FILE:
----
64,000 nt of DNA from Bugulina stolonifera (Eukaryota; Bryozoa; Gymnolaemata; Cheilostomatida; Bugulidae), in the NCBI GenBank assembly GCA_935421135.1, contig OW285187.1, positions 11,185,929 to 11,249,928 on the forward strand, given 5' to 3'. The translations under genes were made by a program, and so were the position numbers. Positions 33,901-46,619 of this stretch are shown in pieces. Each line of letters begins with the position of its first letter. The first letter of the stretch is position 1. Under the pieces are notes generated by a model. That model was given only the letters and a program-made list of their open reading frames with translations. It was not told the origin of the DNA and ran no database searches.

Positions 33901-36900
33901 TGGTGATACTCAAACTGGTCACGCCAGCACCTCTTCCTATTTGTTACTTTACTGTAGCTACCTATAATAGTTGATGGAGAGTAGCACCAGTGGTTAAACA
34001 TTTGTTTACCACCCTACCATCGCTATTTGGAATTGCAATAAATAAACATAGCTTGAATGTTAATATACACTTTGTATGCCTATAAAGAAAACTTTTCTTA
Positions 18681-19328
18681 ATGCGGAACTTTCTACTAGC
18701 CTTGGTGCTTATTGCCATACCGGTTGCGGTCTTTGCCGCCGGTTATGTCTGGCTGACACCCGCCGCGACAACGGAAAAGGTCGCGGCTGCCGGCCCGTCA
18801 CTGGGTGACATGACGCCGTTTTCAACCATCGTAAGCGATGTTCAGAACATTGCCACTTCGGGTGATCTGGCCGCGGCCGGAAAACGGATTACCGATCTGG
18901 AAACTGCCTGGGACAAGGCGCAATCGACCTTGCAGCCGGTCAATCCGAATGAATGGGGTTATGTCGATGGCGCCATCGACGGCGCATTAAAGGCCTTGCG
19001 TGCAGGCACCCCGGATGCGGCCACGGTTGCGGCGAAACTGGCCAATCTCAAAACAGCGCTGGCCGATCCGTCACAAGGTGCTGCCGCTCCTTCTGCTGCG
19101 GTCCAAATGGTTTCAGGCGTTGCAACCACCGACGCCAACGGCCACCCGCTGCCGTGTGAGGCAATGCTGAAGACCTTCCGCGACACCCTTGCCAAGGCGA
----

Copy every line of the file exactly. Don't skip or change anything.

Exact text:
64,000 nt of DNA from Bugulina stolonifera (Eukaryota; Bryozoa; Gymnolaemata; Cheilostomatida; Bugulidae), in the NCBI GenBank assembly GCA_935421135.1, contig OW285187.1, positions 11,185,929 to 11,249,928 on the forward strand, given 5' to 3'. The translations under genes were made by a program, and so were the position numbers. Positions 33,901-46,619 of this stretch are shown in pieces. Each line of letters begins with the position of its first letter. The first letter of the stretch is position 1. Under the pieces are notes generated by a model. That model was given only the letters and a program-made list of their open reading frames with translations. It was not told the origin of the DNA and ran no database searches.

Positions 33901-36900
33901 TGGTGATACTCAAACTGGTCACGCCAGCACCTCTTCCTATTTGTTACTTTACTGTAGCTACCTATAATAGTTGATGGAGAGTAGCACCAGTGGTTAAACA
34001 TTTGTTTACCACCCTACCATCGCTATTTGGAATTGCAATAAATAAACATAGCTTGAATGTTAATATACACTTTGTATGCCTATAAAGAAAACTTTTCTTA
Positions 18681-19328
18681 ATGCGGAACTTTCTACTAGC
18701 CTTGGTGCTTATTGCCATACCGGTTGCGGTCTTTGCCGCCGGTTATGTCTGGCTGACACCCGCCGCGACAACGGAAAAGGTCGCGGCTGCCGGCCCGTCA
18801 CTGGGTGACATGACGCCGTTTTCAACCATCGTAAGCGATGTTCAGAACATTGCCACTTCGGGTGATCTGGCCGCGGCCGGAAAACGGATTACCGATCTGG
18901 AAACTGCCTGGGACAAGGCGCAATCGACCTTGCAGCCGGTCAATCCGAATGAATGGGGTTATGTCGATGGCGCCATCGACGGCGCATTAAAGGCCTTGCG
19001 TGCAGGCACCCCGGATGCGGCCACGGTTGCGGCGAAACTGGCCAATCTCAAAACAGCGCTGGCCGATCCGTCACAAGGTGCTGCCGCTCCTTCTGCTGCG
19101 GTCCAAATGGTTTCAGGCGTTGCAACCACCGACGCCAACGGCCACCCGCTGCCGTGTGAGGCAATGCTGAAGACCTTCCGCGACACCCTTGCCAAGGCGA